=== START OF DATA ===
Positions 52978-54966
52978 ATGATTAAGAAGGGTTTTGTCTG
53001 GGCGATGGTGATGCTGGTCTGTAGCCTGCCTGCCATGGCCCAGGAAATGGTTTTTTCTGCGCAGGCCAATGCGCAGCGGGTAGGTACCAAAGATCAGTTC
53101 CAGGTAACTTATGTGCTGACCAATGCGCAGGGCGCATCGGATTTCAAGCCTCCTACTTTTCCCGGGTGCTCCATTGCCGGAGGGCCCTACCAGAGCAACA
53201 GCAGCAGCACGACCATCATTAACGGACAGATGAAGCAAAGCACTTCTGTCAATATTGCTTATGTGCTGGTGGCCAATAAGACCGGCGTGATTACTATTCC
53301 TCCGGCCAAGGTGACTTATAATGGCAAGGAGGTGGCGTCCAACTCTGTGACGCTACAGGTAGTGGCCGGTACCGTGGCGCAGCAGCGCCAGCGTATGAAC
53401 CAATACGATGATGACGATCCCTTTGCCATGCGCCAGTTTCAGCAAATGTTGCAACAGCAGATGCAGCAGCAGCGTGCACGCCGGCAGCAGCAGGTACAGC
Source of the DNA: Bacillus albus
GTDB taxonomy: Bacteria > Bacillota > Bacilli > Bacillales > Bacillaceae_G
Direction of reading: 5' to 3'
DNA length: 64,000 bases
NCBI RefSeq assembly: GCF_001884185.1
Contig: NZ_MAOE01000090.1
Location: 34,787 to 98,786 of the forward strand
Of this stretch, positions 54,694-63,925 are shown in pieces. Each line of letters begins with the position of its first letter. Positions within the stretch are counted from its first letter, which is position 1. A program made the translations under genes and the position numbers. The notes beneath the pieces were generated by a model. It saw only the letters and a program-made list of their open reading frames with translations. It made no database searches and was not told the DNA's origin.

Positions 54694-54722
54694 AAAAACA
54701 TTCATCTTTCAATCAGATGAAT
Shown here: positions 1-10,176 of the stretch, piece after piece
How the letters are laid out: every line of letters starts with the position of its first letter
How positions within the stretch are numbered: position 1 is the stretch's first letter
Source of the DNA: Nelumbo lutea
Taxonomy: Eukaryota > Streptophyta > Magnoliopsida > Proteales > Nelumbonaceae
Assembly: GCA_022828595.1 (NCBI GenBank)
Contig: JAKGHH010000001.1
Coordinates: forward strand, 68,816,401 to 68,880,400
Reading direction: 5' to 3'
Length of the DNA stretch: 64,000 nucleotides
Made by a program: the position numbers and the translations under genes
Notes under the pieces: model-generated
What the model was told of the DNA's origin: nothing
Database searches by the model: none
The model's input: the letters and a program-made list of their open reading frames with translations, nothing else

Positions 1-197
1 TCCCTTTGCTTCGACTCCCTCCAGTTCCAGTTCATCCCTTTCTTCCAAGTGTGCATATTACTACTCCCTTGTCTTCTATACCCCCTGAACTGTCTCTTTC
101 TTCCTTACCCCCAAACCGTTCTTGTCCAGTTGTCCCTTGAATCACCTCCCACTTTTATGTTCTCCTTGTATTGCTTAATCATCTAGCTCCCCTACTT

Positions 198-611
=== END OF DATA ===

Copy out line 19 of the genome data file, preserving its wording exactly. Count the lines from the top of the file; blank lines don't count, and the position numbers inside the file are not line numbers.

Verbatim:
Shown here: positions 1-10,176 of the stretch, piece after piece